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Back to reality at the return of Daniel Dubois

Daniel Dubois
Behind the scenes in a bustling Telford it felt like normality was returning as Daniel Dubois made his comeback, writes Steve Bunce

THE Love Island fans jammed the barrier, the locals howled, Naeem Ali came to lose and off somewhere behind the scenes Daniel Dubois was talking to his sister, Caroline. It was a familiar Saturday night at the modern fights; hairspray, spray tans and very white smiles. And the girls had also dressed up. All the old characters were back: Bogdan Dinu looked like a soon-to-be dead minder in a bad gangster franchise movie. His beard game was impeccable and he was back grooming it ten minutes after leaving his dressing room. He looked like the kind of guy who doesn’t like to be separated from the mirror for very long. He played his role perfectly. All the foreign losers had to walk a corridor of good-natured heckling, men and women in their Saturday clobber were three and four deep on the barrier. The fans dressed for the fights, make no mistake. The boxers arrived from Sofia in Bulgaria, Durango in Mexico and Hamilton in Scotland, the designated losers on a fun night. Dinu made the journey from Bucharest in Romania and looked nervous as he walked to the ring, probably aware that, in the movie version, somebody like Liam Neeson was about to end his role. Dubois did the same job, make no mistake.

Dubois had spoken to his sister an hour before walking to the ring. His joy at her qualification for the Olympics was part of his wild relief at getting rid of Dinu. Last November, on the night when Daniel lost to Joe Joyce at Church House, Caroline was desolate up on the balcony. She seemed to live every single one of the punches that broke her big brother; Saturday was such a simple, joyous celebration.

Credit goes to Iliyan Markov for getting his role as the pantomime villain. He emerged from the backstage area, filled the waiting stage with a bit of prancing and smiled and laughed as the lights picked him up. He was looking out over 600 of Nathan Heaney’s fans from Stoke. They booed and jeered and he laughed.

And then Heaney appeared and the sound of Tom Jones filled the hall. Heaney sings Delilah like his life depends on it, sings it like it is the last song on earth; sings it like perhaps there might just be a different ending for poor Delilah. His travelling choir look up at the ceiling, throw back their heads and join him for every word. It’s genius, trust me, a perfectly mad song about a man killing the love of his life and then apologising. Tom waits for the new lover to leave and then he goes across, knocks on the door and tops his loved one. He just couldn’t take any more.

Heaney has that rare bond with his fans, no fake idolatry. He knows them and they know him, it’s the Hatton paradox. In Stoke at the King’s Hall he can sell the place out. The bond demands nothing more than he wins and they all sing, it’s not an alliance dependent on him winning a world title. In Stoke, once he has fought, his fans fill the boozers. It’s a night out.

“I don’t deserve this, I’m not good enough for this,” he told me in the chaotic interview at the end of the fight. He is wrong, they love him, it is an old-fashioned fighter and fan thing. There is a great clip of him, still in his shorts and boxing boots dashing all over the car park to thank the fans for travelling down the M6 to watch him. It is something all popular fighters have done over the years; thanking the fans as they leave on a coach for a long or short journey home. Barry Jones tells a story of a fight he had somewhere exotic in the Welsh valleys, and when it was over, he went out to thank the fans on the coach; he ended up driving it back to Cardiff because the driver was drunk. I think there is another Jones story, also set at a leisure centre in the valleys when the coach left, he was stranded and he had to hitch-hike back to Cardiff. Heaney sold 600, could have sold 2,000. That is pull, real pull.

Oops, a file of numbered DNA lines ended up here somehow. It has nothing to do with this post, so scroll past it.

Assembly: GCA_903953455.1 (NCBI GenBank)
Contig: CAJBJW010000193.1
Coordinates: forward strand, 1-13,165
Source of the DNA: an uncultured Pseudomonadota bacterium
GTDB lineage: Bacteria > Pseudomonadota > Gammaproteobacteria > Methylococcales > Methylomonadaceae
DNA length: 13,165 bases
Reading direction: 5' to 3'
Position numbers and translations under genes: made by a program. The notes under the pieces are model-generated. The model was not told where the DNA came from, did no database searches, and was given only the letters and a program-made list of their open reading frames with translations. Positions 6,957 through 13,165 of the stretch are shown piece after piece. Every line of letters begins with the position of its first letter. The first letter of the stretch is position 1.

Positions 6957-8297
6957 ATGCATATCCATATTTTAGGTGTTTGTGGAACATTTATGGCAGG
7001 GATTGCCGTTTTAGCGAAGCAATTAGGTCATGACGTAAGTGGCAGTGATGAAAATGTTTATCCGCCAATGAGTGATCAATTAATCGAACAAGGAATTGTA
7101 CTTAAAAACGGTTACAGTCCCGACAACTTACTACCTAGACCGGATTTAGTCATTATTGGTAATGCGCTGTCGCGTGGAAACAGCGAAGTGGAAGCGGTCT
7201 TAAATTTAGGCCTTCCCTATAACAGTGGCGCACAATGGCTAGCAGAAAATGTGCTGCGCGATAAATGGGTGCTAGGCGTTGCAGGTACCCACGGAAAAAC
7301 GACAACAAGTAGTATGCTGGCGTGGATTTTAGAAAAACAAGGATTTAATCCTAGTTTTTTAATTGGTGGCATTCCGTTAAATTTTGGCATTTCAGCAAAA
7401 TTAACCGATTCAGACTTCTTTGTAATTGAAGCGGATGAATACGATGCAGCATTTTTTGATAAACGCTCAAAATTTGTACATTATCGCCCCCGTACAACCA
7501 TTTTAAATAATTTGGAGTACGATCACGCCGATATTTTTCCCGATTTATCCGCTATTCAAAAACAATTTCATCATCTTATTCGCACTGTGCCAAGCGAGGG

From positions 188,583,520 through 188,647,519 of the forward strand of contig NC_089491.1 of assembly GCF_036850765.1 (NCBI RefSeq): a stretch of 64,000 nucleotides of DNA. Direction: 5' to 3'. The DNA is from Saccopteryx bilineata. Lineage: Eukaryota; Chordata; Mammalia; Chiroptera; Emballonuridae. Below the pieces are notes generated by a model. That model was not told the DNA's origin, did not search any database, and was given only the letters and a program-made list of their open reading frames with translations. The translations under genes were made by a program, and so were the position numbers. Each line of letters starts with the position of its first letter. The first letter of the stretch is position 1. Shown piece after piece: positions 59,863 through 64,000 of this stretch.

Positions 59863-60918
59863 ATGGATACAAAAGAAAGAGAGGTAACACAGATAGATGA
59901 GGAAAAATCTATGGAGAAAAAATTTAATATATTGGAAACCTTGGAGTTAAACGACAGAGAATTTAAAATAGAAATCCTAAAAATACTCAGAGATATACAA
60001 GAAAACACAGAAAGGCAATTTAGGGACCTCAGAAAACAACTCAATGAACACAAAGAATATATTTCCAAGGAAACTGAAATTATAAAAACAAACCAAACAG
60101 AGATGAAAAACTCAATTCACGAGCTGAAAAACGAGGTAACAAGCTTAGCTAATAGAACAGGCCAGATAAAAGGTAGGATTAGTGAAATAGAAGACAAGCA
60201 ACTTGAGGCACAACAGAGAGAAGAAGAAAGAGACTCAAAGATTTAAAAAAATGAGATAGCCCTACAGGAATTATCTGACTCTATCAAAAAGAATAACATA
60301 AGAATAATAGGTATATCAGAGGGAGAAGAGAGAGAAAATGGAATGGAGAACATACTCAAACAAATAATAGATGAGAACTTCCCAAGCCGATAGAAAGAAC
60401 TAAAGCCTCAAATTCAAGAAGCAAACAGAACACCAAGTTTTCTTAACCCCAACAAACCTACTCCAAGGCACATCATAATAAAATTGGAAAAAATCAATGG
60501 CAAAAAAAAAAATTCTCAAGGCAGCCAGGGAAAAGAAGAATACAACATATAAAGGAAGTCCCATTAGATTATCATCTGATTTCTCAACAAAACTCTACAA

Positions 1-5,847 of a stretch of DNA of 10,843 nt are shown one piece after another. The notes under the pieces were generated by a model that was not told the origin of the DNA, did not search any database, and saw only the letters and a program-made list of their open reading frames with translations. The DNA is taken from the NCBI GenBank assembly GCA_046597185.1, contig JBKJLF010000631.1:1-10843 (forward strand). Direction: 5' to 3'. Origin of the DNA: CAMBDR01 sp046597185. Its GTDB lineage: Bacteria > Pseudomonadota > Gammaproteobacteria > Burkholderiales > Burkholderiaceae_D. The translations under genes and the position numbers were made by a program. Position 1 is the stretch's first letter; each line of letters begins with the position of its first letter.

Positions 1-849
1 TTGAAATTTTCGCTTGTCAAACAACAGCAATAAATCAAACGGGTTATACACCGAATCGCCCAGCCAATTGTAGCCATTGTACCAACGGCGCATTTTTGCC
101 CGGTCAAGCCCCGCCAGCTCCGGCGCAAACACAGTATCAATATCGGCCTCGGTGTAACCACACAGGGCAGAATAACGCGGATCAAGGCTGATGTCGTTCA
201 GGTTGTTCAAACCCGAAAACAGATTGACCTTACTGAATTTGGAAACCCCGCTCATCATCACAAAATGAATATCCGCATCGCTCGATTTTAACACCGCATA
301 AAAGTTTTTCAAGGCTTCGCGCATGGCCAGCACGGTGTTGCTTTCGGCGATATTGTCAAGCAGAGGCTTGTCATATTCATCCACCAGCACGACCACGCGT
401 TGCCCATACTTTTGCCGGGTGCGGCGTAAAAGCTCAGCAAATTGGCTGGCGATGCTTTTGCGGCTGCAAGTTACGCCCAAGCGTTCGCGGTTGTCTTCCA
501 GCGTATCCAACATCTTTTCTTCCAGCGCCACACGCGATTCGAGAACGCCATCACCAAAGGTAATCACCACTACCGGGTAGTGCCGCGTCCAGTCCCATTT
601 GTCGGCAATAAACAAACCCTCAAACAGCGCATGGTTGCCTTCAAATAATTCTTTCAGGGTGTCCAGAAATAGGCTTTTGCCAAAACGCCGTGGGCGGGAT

But Heaney was not on his own and a couple of other fighters could have also done some real damage at the box-office. George Bance’s off-air crowd of about 250 set the agenda and local fighter, Liam Davies, came to the ring like a returning hero. Even Caoimhin Agyarko moved a hundred tickets and they were loud. Agyarko should do good business in Belfast.

Tommy Fury’s life in Love Island finished on Saturday when he was clumped a few times in the opener by Jordan Grant. It was a fight, phew. At ringside, Fury’s partner and a couple of other Love Island lookalikes watched the action through their long, painted fingers. At the end, Gypsy John was in fine form, an attraction now in his own right. He talks a lot of sense and genuinely doesn’t care about upsetting anybody. Tommy was gracious in victory. The circus is moving slowly to a new level and it would be nice to see some of the country’s other five-and-zero boxers meet a fighter with Grant’s desire – many would, trust me, lose. I demand more Love Islanders at ringside, hiding behind their sunglasses and wearing glittering heels. There were the obligatory references to the Paul brothers, the most fabulous baddies ever in boxing history. Tommy wants Jake, a great fight between two novices.

I have no idea how far Naeem Ali managed to get up the motorway to Blackburn after losing for the 68th time (not one by stoppage) in the show’s opener. He might have been at home, television on, feet up by the time Dinu walked to slaughter. I hope so, that is what a true pro would have done on a night of screaming fans, pints, hugs, kisses, blood, sing-alongs and relief. And, make no mistake, Ali is a true pro.

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